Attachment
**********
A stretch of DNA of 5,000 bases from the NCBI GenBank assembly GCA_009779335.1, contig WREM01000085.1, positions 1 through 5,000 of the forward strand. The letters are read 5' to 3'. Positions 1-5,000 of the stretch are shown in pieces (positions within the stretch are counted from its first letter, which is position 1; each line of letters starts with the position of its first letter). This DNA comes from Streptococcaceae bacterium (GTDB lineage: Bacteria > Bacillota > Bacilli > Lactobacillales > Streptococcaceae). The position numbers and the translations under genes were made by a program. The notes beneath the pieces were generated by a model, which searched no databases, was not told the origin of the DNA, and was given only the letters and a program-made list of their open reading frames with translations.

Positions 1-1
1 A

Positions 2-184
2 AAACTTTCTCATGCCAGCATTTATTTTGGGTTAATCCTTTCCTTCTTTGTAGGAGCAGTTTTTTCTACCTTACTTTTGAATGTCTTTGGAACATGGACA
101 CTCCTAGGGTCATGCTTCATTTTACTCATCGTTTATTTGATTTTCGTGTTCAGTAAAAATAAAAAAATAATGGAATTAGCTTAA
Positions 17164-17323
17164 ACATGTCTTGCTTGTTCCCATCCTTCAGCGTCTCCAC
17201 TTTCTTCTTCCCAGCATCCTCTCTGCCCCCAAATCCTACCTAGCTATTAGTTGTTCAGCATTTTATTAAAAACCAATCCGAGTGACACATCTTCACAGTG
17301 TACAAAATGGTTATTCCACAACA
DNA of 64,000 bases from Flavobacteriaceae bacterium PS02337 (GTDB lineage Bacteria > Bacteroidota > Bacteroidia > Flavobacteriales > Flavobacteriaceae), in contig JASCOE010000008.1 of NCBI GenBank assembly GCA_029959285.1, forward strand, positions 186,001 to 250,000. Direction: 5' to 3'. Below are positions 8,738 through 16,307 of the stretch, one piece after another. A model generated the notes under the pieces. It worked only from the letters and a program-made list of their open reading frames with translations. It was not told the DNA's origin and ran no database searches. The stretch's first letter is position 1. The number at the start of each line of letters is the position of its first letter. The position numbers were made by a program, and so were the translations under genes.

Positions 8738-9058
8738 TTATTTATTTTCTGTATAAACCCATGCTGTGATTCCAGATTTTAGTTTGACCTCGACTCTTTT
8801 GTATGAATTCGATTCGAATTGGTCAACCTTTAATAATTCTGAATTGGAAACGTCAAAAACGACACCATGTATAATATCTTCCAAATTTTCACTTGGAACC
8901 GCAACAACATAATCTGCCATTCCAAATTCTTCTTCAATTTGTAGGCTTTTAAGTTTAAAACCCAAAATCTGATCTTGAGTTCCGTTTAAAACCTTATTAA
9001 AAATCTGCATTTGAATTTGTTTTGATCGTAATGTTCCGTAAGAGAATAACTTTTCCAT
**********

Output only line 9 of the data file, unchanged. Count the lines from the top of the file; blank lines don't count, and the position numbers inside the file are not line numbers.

17201 TTTCTTCTTCCCAGCATCCTCTCTGCCCCCAAATCCTACCTAGCTATTAGTTGTTCAGCATTTTATTAAAAACCAATCCGAGTGACACATCTTCACAGTG